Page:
Maverick County Water Control and Imp. Dist. No. 1 v. City of Laredo

Decision Date19 April 1961
Docket NumberNo. 13729,13729
Citation346 S.W.2d 886
CourtTexas Court of Appeals

Smith, McIlheran & Jenkines, Weslaco, Ewers, Toothaker, Ewers, Elick, Jones & Abbott, McAllen, A. G. Haigh, Sawnie B. Smith, Kelley, Looney, McLean & Littleton, Edinburg, Hill, King, McKeithan & Reynolds, Mission, for appellants.

R. J. Goodman, Robert Phelps, Mann, Byfield & Castillon, Laredo, for appellee.

POPE, Justice.

This case presents procedural problems of stream litigation occasioned by the absence of rules and statutes suited to this special class of case. Certain Hidalgo County litigants have appealed from an order of the District Court of Webb County temporarily enjoining them, as lower water diverters, from prosecuting a separate action in Hidalgo County against upper water diverters located between Falcon Dam and Kinney County. The point in the case is whether the Webb court acquired prior jurisdiction over the parties, issues, and subject matter, and therefore could enjoin prosecution of the Hidalgo case to avoid conflicts with the Webb court's prior jurisdiction. We conclude that the injunction should be dissolved for the following reasons: (1) The Webb suit and Hidalgo suit do not conflict because the parties, issues and relief sought are different. (2) The Webb court has prior jurisdiction over the flowing waters of the Rio Grande in a defined area, but that fact does not result in a conflict in adjudication. (3) After adjudication by the Hidalgo court, the correct procedure will require certification of its judgment, decree, or orders to the Webb court for enforcement insofar as they affect the waters in the custody of the Webb court.

The parties in the two actions are different, and the Webb court did not acquire prior jurisdiction over the Hidalgo parties. In 1954, City of Laredo, to protect its water supply, sued the Maverick County Water Control and Improvement District No. 1, and sixty-five individual water diverters in the Webb court. All defendants were above the City of Laredo. In March, 1957, forty-three of the defendants cross-claimed against the Maverick Water District and four individuals who were defendants in the original suit. In May of 1957 thirty-two new parties intervened in the Webb suit, all of whom were downstream from Laredo. The lowest diverter was located in Porcion 2 in Zapata County, just above Falcon Dam. Hence, this Webb suit had water claimants suing each other, located from Porcion 2, Zapata County, upwards along the river to Kinney County. The parties were in that situation until about three years later.

On May 21, 1960, the appellants here, ten water control and improvement districts located in Hidalgo County, filed a separate suit in Hidalgo County. These plaintiffs had never theretofore been brought into the Webb case nor sued by any of its parties. The Hidalgo plaintiffs sued seventy-seven defendants who had not theretofore been made parties in the Webb case. There was eighty-one defendants in the Hidalgo case who were also parties in the Webb case. There were thirteen other parties who were in the Webb case but were not in the Hidalgo case. Within less than a month after the Hidalgo case was filed, twenty-eight of its defendants who had previously not been named parties to the Webb case, intervened in the Webb case. Also, within less than a month after the Hidalgo case was filed, twenty-four persons who were already parties to the Webb case, filed a pleading in the Webb court and prayed that it grant an order compelling all the Hidalgo plaintiffs to interplead in the Webb court. The Webb court, without notice and hearing, ordered the Hidalgo plaintiffs to do two things. First, it ordered them to file in the Webb court any claims they, the Hidalgo plaintiffs, asserted against any party in the Webb case. Wecond, it ordered the Hidalgo plaintiffs to bring into the Webb case all other water diverters not yet parties, located between Falcon Dam and Kinney County. The Webb court also set a hearing on a temporary injunction, and on June 24, 1960, after hearing, enjoined further proceedings in Hidalgo County. This appeal is from that decree.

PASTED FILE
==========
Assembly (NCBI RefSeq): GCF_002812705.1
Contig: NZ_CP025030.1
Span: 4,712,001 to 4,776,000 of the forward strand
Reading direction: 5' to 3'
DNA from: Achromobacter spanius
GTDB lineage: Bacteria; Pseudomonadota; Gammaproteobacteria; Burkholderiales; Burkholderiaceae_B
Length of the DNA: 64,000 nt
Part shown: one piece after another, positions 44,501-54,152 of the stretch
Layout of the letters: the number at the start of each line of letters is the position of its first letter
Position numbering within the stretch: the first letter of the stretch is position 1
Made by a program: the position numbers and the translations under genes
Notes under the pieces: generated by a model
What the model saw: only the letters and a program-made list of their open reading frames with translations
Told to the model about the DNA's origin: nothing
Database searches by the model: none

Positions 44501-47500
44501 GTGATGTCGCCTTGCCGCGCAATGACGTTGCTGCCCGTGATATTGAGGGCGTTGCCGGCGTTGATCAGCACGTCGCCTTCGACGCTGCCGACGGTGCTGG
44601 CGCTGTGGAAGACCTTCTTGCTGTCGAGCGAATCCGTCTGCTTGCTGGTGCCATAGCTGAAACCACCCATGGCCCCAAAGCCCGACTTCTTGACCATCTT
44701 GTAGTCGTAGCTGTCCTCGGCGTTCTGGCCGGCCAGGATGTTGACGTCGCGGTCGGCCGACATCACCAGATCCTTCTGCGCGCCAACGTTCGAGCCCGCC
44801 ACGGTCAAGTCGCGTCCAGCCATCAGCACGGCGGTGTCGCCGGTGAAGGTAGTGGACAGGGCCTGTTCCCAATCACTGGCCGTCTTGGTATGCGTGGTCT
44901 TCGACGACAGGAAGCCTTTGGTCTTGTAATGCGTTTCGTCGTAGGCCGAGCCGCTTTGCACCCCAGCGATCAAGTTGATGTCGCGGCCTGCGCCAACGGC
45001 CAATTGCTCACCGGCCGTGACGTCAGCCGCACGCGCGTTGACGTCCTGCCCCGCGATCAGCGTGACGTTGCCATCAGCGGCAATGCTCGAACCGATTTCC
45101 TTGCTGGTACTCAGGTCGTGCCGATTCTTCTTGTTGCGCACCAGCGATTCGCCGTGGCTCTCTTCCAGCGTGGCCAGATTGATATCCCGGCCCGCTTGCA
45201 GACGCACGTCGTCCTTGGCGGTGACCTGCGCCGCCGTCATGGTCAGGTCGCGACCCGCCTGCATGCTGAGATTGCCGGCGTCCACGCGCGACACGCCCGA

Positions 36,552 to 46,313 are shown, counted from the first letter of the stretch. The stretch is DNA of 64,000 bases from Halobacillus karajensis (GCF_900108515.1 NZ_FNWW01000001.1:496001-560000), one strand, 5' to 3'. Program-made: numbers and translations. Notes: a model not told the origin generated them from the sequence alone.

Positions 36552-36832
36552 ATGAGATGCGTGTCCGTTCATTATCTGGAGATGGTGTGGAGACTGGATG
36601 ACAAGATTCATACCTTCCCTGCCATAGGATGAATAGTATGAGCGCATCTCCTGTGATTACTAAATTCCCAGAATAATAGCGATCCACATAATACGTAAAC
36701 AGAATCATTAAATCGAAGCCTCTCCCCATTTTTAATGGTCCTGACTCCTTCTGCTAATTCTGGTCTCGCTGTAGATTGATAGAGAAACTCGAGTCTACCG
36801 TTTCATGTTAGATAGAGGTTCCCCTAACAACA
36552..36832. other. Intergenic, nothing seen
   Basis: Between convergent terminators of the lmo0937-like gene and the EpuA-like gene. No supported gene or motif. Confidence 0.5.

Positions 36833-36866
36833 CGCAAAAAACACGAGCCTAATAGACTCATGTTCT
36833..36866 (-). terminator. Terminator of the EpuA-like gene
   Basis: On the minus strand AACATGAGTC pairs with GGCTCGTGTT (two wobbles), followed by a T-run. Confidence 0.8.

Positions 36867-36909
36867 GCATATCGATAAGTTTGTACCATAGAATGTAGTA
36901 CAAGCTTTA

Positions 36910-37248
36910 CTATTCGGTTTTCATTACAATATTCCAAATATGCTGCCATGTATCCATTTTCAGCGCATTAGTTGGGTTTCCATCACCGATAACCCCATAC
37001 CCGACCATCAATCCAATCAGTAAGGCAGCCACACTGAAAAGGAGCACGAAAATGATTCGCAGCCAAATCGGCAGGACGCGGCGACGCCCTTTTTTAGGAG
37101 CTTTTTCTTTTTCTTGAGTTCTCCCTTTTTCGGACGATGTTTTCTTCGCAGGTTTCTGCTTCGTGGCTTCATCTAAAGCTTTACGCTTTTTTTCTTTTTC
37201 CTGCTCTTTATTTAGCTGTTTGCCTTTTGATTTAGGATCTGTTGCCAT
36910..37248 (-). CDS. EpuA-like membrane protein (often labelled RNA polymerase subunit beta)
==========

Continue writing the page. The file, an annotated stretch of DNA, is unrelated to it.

The issues in the two actions are different, and the Webb court did not acquire prior jurisdiction over those asserted first in the Hidalgo court. The Webb case started in 1954, when the City of Laredo, as sole plaintiff, sued up-river diverters to protect and assure its municipal water supply. As a result of answers and cross-claims among the defendants, all above Laredo, the issues involved the claims of the municipality, the claims by riparians against the Maverick District as an appropriator, and the respective prescriptive rights among several parties. When, in May of 1957, the thirty-two water diverters below Laredo intervened in the Webb case the issues in that case were broadened. All the parties above Laredo, then, as to these new interveners, became upper diverters. These new lower diverters asserted both riparian and appropriative rights. On May 28, 1957, two diverters who owned lands in Porcion 2 of Zapata County, asked the court to take custody of the waters from Porcion 2 up to the headworks of the Maverick District. On June 2, 1957, the court entered its order taking judicial custody of that part of the river and declared that all parties may seek temporary relief for an equitable distribution pending final adjudication. For almost three years, no new parties or issues came into the Webb case.